What Damages Are Available In A Breach Of Contract Case?
Many people are aware that they can get damages when a contract is breached. But what kind of damages? In other words, instead of focusing on when and how a contract is breached, it may be helpful to explore what damages you get when it’s determined that a contract is breached.
This is a measure of damages that puts you in the same position as you would have been, had the contract been performed. If you were supposed to get money from performance of the contract, how much were you supposed to have received? If someone was supposed to do something for you or supply something to you, how much did you lose, by the failure to fulfill the promise? If you supplied a product or service, and never got paid for it, what is the value of what you did or provided?
Sometimes, breaches of a contract have other consequences. Consequential damages are damages that stem from the failure to perform under a contract, but which aren’t directly a part of the contract.
For example, company A says that they will supply you with a bright, beautiful new road sign for your business. You pay, and they fail to supply the sign. You’re out the money you paid. But what about lost business because of the sign? Maybe customers can’t find your business, or your revenue is down, because of the lack of any signage? Consequential damages just naturally flow–or are caused by–the breach of contract.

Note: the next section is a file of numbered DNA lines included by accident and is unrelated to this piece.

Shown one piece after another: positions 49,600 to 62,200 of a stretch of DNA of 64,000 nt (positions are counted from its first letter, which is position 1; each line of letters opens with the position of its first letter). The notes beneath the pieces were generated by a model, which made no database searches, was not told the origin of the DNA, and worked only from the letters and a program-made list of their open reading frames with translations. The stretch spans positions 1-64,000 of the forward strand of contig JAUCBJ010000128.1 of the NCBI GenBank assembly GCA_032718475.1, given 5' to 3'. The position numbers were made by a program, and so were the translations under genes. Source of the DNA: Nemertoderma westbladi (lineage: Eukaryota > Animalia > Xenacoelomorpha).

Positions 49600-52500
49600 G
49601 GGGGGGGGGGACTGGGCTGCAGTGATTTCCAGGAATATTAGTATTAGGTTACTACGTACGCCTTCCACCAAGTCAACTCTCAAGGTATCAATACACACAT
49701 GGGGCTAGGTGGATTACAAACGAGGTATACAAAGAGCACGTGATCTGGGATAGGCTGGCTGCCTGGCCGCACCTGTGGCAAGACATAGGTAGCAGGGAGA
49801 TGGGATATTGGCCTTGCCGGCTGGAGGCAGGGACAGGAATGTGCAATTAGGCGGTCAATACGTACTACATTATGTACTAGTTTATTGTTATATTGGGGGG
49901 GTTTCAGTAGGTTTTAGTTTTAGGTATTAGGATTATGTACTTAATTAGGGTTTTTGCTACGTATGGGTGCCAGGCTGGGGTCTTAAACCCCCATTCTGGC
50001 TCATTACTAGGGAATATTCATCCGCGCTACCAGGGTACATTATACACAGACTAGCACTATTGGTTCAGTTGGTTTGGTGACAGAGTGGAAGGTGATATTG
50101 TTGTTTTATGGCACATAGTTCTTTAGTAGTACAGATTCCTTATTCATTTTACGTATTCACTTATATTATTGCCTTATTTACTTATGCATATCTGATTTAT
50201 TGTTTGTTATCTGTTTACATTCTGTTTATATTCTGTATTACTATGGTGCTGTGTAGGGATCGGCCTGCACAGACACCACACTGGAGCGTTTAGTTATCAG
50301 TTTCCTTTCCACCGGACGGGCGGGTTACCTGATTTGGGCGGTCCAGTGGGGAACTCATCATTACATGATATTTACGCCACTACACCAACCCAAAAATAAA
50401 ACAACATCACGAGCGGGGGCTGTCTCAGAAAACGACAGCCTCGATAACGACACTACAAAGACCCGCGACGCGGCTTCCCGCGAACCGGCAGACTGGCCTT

Recession is the undoing of a contract completely, to put the parties back in the position they would have been, had the contract never existed. Often, the damages may be similar to just general expectation damages, but they need not be. Rescission isn’t just excusing someone from further contractual performance—it may require repayment of moneys paid under the contract.
Often, contracts will have a provision that says what the damages are, if the contract is breached. It is unnecessary to actually prove damages—the liquidated damages clause has the amount of damages already set in it and that amount is awarded, once it is determined that a party is in breach of a contract.
Specific performance requires that a party do something they were supposed to do under a contract. Examples are a dispute over selling property or a business. Specific performance may obligate a party to sell something, if the sale was supposed to be part of the obligations in a contract.
Punitive damages are rare, and don’t often occur in breach of contract or construction law cases, but for other business wrongs, like breach of fiduciary duty, or injuries, punitive damages can be awarded.
To get attorney’s fees, it must specifically state in your contract that the prevailing party gets attorney’s fees. There is no general rule that says the winning party in a contract case always gets attorney’s fees.
Our Fort Lauderdale business law attorneys at Sweeney Law P.A. at 954 440-3993 can help if you have a business related lawsuit or dispute.